March 17 has turned into one of the most alcohol-fueled days of the year, but pales in comparison with the weeklong rite of passage known as Spring Break.
When colleges and universities across the country give students a week off in March, it’s become a trend for many to partake in extravagant trips and parties. Even as health officials urge students to limit the spread of the coronavirus, that didn’t stop thousands from congregating in large groups with cheap beer last year.
According to the Journal of American College Health, during Spring Break, the average male reported drinking 18 drinks per day and the average woman reported 10 drinks per day. More than half of all men and more than 40 percent of all women drank until they became sick or passed out at least once.
St. Patrick’s Day and Spring Break can be blamed for some of the booziest blow-outs, but binge drinking is a growing problem across the United States all through the year, especially among the young. It’s linked to 1,400 college student deaths annually, according to researchers at the Harvard School of Public Health in Boston and the CDC.
Statistics also show that the average American adult goes on a booze binge about 7.5 times a year. About one in three people who drink alcohol report at least one episode of binge drinking in the prior month.
A binge occurs when a male consumes five or more drinks or a female consumes four or more drinks in a short period of time. Most bingers do not drink heavily on a consistent basis. It’s just that when they do drink, they overdo it.
As someone who is exploring what it means to live the Christian life, you may wonder why it matters if you get drunk once in a while. Or, you may already know Jesus as the Lord of your life, but continue to struggle with this issue. Maybe you are a parent and see this pattern in your kids.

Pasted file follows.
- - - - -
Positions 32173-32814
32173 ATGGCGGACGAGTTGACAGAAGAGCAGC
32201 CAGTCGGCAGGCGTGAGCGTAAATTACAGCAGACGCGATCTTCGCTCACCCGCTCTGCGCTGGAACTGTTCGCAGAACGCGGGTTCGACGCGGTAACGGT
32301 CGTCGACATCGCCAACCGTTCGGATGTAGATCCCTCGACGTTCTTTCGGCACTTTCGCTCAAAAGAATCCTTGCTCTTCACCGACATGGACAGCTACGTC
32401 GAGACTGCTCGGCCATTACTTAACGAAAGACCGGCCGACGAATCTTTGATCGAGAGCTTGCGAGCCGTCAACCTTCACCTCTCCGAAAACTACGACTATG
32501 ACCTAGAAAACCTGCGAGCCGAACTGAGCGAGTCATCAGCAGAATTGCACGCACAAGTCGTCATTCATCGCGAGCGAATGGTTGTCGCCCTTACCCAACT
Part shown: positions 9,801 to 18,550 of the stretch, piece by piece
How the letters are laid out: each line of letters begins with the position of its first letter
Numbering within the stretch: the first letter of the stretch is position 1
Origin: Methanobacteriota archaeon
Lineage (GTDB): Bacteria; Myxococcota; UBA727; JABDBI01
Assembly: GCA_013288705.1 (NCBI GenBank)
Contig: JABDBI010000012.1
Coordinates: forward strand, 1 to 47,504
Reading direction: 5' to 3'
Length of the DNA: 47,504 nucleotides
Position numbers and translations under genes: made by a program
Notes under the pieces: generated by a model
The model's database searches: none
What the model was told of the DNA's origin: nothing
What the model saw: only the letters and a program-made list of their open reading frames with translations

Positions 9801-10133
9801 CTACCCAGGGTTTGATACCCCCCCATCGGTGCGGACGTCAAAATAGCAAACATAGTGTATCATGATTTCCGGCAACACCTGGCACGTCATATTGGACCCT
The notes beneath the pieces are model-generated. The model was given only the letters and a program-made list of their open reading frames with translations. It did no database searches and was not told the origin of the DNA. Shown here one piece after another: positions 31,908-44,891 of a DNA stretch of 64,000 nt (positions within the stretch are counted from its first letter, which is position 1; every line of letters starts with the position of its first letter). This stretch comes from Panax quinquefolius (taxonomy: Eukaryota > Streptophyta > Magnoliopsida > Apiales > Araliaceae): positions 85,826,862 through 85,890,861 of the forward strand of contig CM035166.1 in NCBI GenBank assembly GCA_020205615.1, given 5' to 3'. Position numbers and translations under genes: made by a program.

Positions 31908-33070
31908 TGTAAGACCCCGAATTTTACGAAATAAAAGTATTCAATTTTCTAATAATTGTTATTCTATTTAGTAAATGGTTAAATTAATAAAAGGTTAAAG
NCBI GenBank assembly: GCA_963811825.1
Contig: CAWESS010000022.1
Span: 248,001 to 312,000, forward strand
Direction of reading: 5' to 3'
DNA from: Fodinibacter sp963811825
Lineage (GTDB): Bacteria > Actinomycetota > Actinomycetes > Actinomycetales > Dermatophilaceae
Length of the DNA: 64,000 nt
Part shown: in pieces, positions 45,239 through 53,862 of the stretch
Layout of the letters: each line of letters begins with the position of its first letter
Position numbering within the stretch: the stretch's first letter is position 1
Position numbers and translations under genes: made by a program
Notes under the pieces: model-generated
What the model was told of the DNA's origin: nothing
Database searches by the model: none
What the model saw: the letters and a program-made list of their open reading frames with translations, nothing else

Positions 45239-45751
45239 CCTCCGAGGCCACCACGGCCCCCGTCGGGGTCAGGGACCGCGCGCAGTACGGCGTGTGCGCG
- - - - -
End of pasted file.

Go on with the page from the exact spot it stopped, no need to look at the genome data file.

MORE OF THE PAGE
“Some [people] who are not abusive drinkers and party too much on just one occasion can get alcohol poisoning and die,” says Dr. Peter M. Monti, director of the Center for Alcohol and Addiction Studies at Brown University in Providence, R.I.
In addition to the obvious medical consequences, binge drinking is a dangerous pattern that can lead to full-fledged addiction. Even if it doesn’t, the “morning after” will often bring regret and shame.
“I didn’t think drinking was so bad until it put a wedge between me and God,” says Stacy Finnerty, a college sophomore. “I’m not sure that the Bible prohibits alcohol entirely, but I do know that guilt and hangovers kept me out of church. It just doesn’t seem to be God’s best.”
What Does God Say?
Billy Graham addressed questions about drinking in his “My Answer” columns, and his responses contain great wisdom:
“God does not want you to be destroyed by alcohol. Instead, God loves you, and He wants you to be free—free of alcohol’s deadly grip, and free to live for Christ. Jesus promised, ‘If the Son sets you free, you will be free indeed’ (John 8:36). Your life may have been filled with broken promises—but Christ never breaks His promises to us.
“That is why I urge you to turn your life over to Christ. When He comes into our lives, He not only forgives the past, but He also gives us hope for the future. As I often say, it is far better to face our problems with Christ than to face them alone.”
Mr. Graham pointed out that alcohol abuse “destroys the health and well-being of countless individuals and causes untold grief among families and friends. The words of the Bible have been proved time and time again: ‘Wine is a mocker and beer a brawler; whoever is led astray by them is not wise’ (Proverbs 20:1).
“But you know this through bitter experience, I suspect. And yet your problem is that you seem to be powerless to do anything about it. Does that mean there is no hope? No! There is hope—hope in Christ. The Bible says, ‘Everyone who believes in Him receives forgiveness of sins through his name’ (Acts 10:43). That is a wonderful truth and you can know it in your life if you have truly repented and turned to Christ.